Why would SMEs use the “Small Business Assessment Tool” (SBAT)?

As a management tool, SBAT combines disparate pieces of information on SMEs in a uniform frame. It provides a portrait of a company compared to its counterparts assessing the structure, the behavior and the performance.

Most of available assessment tools rest upon the analyze of balance sheets and financial ratios.  This traditional perspective, do not adapt the recommendations resulting from this analysis to the specificities of the company.

SBAT proceeds differently since, before providing any recommendation, it determines the business world in which a company operates. Once the characteristics of the competitors are known, the company is compared to a proper bench from 3 points of views (innovation, internationalization, financing).

Thanks to this double checking based on quantitative and qualitative criteria, it is possible to identify the strengths and weaknesses of a company and to propose a set of corrective and preventive actions in order to improve its competitiveness, including enhancing its role in a global value chain, given the economic rules in force in its business world

A clear signal to banks and financial partners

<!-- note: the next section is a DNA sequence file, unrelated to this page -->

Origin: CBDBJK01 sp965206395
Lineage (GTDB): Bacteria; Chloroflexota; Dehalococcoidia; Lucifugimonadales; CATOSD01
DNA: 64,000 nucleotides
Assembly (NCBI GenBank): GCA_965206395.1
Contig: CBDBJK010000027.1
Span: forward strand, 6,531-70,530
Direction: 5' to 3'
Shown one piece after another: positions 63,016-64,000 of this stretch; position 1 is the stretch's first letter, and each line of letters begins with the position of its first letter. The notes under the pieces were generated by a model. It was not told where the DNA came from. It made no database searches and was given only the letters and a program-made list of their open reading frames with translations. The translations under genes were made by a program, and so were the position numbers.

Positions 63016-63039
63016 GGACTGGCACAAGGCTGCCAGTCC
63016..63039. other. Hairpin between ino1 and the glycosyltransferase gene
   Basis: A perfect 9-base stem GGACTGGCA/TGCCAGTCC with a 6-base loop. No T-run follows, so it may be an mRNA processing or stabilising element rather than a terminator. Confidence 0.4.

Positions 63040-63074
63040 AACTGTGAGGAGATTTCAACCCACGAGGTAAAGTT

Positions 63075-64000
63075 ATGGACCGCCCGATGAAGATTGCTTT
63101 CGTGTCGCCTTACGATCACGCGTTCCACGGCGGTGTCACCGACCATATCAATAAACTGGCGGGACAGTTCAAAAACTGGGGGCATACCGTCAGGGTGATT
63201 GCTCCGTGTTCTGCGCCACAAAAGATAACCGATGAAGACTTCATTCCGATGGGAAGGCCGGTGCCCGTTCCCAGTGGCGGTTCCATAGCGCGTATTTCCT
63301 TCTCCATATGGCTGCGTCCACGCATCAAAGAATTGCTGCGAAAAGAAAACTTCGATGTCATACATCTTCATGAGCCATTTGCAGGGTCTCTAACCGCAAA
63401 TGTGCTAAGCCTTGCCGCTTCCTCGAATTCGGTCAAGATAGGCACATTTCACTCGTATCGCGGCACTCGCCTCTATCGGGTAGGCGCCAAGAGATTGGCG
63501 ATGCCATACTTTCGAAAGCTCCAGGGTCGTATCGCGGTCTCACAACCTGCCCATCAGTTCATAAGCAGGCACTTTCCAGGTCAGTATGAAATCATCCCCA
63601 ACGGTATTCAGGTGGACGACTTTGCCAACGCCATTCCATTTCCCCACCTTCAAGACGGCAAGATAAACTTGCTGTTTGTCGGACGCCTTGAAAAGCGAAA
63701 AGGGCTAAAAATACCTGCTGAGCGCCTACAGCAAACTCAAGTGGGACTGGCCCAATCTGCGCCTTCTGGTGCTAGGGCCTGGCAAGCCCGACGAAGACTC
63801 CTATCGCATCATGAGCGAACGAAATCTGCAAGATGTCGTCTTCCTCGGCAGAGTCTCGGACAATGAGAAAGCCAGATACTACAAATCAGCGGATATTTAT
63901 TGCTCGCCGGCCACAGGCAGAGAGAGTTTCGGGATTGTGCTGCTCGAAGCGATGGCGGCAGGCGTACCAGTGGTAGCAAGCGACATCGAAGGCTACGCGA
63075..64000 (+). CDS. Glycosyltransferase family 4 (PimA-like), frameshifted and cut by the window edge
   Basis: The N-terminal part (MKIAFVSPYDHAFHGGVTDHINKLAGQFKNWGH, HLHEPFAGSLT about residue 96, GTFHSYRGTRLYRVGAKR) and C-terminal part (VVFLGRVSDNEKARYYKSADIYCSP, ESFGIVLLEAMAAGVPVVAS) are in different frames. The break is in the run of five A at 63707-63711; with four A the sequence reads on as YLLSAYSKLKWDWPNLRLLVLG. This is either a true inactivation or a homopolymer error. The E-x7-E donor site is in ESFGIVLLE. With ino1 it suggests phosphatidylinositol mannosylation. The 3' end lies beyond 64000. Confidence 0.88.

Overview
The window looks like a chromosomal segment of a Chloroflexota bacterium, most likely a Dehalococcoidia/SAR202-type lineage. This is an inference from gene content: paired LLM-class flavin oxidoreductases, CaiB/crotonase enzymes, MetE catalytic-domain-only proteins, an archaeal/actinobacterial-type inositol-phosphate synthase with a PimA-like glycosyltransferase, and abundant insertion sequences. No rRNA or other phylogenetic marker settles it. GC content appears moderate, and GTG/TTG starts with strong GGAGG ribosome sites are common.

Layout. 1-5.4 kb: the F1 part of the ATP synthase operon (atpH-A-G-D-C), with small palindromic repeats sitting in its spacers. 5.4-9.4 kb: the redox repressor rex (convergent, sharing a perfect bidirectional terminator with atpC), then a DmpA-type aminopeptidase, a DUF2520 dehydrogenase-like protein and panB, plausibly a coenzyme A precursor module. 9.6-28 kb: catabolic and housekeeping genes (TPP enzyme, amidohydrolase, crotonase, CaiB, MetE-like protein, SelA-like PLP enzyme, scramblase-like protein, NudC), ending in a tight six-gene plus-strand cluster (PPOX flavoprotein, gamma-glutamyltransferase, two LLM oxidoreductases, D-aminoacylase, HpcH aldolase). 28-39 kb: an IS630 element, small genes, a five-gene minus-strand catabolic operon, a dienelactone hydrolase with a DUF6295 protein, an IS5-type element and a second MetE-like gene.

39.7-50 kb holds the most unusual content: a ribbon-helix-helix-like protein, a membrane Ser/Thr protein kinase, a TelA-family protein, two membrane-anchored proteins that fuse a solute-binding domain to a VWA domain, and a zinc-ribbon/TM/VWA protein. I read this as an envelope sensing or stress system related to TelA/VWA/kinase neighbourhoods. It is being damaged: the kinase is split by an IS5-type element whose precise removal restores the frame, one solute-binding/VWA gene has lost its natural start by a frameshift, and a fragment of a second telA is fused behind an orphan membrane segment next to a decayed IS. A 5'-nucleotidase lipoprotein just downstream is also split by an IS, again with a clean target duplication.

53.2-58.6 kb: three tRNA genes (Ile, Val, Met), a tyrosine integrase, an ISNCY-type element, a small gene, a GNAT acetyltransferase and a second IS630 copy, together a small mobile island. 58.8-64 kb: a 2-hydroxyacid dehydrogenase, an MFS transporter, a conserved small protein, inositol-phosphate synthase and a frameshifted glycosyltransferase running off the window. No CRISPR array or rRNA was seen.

In addition to conventional financial analysis and the ratings that are widely used by financial intermediaries, a potential borrower may find an advantage in giving an alternative evaluation focusing not only on the repayment capacity but also, and maybe mainly, on the possibility of survival and growth. SBAT can help entrepreneurs to negotiate with credit and equity suppliers (banks, venture capitalists, business angels, etc.) bringing evidence about their position compared to an adequate bench. 

A clear signal to development agencies and other stakeholders

The firm may need to demonstrate its robustness in order to get supports or grants from support agencies that are increasingly faced with the question of evaluating the impact of their actions.  Eager to avoid diluting their assistance, these official supporting agencies can benefit from an evaluation method that allows them to assess the impact that the assistance requested by the firm is likely to have, both directly (by improving the product-market match) and by induction (positioning the firm most successfully in its world). SMEs may thus use SBAT to better communicate with local or regional advisory services and development agencies that are primarily interested in the viability of the jobs created by the firms they finance and, generally, that of the firm's suppliers.

SBAT has been validated by 15 business support organizations and universities in 5 developing countries and is calibrated with World Bank data (enterprise survey) for 4,142 companies. A Mediterranean specific version is actually used in a European program (Medvalley) funded by the European Commission. The ultimate goal of MedValley is to unlock the major obstacles to the development of innovative enterprises and increase MED (Southern Med Partner) countries’ international market positioning in key sectors.

The project website

Back to top